Wednesday, March 17, 2010


Girly, 1970 (*****)
forgotten UK classic in the shape of a highly twisted black comedy based on Maisie Mosco's stage play Happy Family, a sleazy Pinteresque orgy of moral relativism - if you, like me, are a fan of The Baby then you urgently need to see this

Short Night Of The Glass Dolls, 1971 (*****)
intelligent and disturbing mystery drama set in Communist Prague: the atmospheric exteriors and interiors of the city are a marvellous backdrop for the search for an American journalist's missing Czech girlfriend, one which leads to a breathtakingly horrific finale

Let's Scare Jessica To Death, 1971 (***)
off-kilter and effectively creepy US film notable for Zohra Lampert's haunting performance as Jessica, a young woman recovering from her recent spell in a mental institution

Night Train Murders, 1975 (*****)
incredibly powerful remake of The Virgin Spring set on an Italy-bound train from Munich; director Aldo Lado delivers a far more satisfying, artful, coherent, plausible, darker, faster-paced experience than Wes Craven's inferior Last House On The Left

Bestialità, 1976 (****)
shocking cocktail of swingers and zoophilia and philosophy and Leonora Fani on a remote Mediterranean holiday island

Rabid Dogs (*****)
the genius that is Mario Bava, with this superb charismatic quasi-Brechtian abduction drama (and almost no budget to work with), puts the clumsy cartoonish gangster hero-worship pretensions of Scorsese and Tarantino, amongst others, to shame - a true classic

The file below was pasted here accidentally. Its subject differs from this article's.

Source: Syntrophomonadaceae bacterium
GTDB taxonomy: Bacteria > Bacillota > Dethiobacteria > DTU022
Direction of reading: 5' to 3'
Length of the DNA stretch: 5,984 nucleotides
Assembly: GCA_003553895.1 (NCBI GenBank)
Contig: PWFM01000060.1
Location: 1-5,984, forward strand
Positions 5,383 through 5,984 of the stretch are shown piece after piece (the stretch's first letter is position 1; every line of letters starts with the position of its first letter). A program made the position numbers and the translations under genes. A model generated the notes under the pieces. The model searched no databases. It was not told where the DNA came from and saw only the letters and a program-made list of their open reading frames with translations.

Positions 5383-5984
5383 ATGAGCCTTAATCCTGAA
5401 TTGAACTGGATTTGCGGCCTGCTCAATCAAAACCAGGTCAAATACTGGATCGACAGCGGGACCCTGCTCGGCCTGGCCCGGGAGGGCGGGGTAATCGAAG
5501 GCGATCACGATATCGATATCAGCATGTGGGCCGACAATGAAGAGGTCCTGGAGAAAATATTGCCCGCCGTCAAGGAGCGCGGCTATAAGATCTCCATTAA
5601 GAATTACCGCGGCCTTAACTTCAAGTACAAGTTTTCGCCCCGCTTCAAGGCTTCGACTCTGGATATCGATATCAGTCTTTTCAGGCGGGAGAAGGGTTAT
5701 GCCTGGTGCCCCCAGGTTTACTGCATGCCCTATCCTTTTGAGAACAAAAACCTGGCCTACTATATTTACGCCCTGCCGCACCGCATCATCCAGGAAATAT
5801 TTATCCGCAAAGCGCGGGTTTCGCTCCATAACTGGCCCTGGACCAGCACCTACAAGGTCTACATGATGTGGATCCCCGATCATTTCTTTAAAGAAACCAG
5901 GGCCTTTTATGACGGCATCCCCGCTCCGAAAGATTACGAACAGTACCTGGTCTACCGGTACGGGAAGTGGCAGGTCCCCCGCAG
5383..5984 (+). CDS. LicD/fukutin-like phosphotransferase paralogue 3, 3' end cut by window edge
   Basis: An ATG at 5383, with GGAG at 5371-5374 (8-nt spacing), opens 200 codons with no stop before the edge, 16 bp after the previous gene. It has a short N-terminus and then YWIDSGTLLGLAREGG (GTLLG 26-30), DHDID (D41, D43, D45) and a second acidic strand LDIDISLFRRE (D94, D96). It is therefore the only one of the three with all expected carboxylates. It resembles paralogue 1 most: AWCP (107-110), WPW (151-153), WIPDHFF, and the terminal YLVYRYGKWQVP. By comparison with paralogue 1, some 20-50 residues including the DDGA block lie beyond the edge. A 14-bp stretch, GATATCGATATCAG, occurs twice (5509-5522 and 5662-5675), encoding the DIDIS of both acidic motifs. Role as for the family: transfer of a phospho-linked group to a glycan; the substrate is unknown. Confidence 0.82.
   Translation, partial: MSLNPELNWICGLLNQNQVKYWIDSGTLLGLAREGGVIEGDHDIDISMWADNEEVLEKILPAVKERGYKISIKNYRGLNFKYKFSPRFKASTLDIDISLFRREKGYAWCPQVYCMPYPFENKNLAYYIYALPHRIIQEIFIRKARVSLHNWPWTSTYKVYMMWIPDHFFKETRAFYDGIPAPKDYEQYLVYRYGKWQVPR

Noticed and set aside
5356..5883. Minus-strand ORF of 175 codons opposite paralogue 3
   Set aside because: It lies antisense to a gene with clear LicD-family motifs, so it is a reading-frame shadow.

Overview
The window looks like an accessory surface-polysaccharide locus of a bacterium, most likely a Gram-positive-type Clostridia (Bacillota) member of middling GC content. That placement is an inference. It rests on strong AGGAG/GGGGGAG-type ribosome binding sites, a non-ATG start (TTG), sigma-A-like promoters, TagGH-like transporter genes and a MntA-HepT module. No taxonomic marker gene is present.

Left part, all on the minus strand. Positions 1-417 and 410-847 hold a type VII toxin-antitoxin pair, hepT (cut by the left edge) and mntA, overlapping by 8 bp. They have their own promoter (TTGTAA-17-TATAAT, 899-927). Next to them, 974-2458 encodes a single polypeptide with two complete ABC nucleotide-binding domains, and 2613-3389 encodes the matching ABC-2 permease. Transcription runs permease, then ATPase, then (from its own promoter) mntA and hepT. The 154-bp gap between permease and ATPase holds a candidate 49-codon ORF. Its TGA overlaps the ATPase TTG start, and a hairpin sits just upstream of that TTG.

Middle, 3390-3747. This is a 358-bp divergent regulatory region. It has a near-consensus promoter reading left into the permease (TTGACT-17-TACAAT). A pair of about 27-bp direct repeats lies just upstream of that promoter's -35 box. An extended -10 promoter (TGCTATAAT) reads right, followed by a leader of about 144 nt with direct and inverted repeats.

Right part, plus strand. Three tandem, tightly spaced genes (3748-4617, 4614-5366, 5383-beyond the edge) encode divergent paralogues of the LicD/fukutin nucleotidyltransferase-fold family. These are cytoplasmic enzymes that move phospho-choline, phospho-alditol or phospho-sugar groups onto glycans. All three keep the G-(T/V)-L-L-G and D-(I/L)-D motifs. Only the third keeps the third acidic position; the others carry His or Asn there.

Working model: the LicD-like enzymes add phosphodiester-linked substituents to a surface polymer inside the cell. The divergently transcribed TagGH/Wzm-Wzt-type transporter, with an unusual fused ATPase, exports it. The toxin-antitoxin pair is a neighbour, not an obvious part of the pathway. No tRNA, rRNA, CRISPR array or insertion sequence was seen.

La Orca, 1976 (*****)
compelling and shocking kidnap drama: the evolving relationship that develops between captors and their captive Alice - affected as it is by her sexuality, social class, and the remote context - is brilliantly portrayed

Oedipus Orca, 1977 (***)
intriguing sequel to La Orca which explores the aftermath of Alice's kidnapping whilst filling us in on much of her family's darker secrets

Maladolescenza, 1977 (**)
highly dishonest exploration of pre/adolescent sexuality, albeit surprisingly explicit

Pensione Paura, 1977 (*****)
Leonora Fani is extraordinary as the young put-upon daughter who's left alone after her mother's death to look after a hotel full of deeply unpleasant guests; Francesco Barilli's Pensione Paura is an astounding work: a classic by any standard, let alone amongst gialli - it also features the most breathtakingly urgent and passionate kiss I have ever witnessed on celluloid

Nenè, 1977 (****)
the incredibly talented Leonora Fani stars in Samperi's superior coming-of-age sexual drama set in post-WW2 Italy while the CIA steals the election from the Italian Communist Party

To Be Twenty, 1978 (*****)
yet another incredible Italian masterpiece from the 70s, this time in the form of a sexy satirical comedy which explodes with arguably the darkest, most downbeat ending you will ever see

Vacation Massacre, 1980 (**)
this otherwise promising italosleaze is fatally undermined by the hopelessly miscast Dallesandro's laughable ineptitude, and not only at acting - he barely demonstrates the kissing skills of a nervous 11-year old, let alone a dangerous sex-starved escaped criminal

No comments: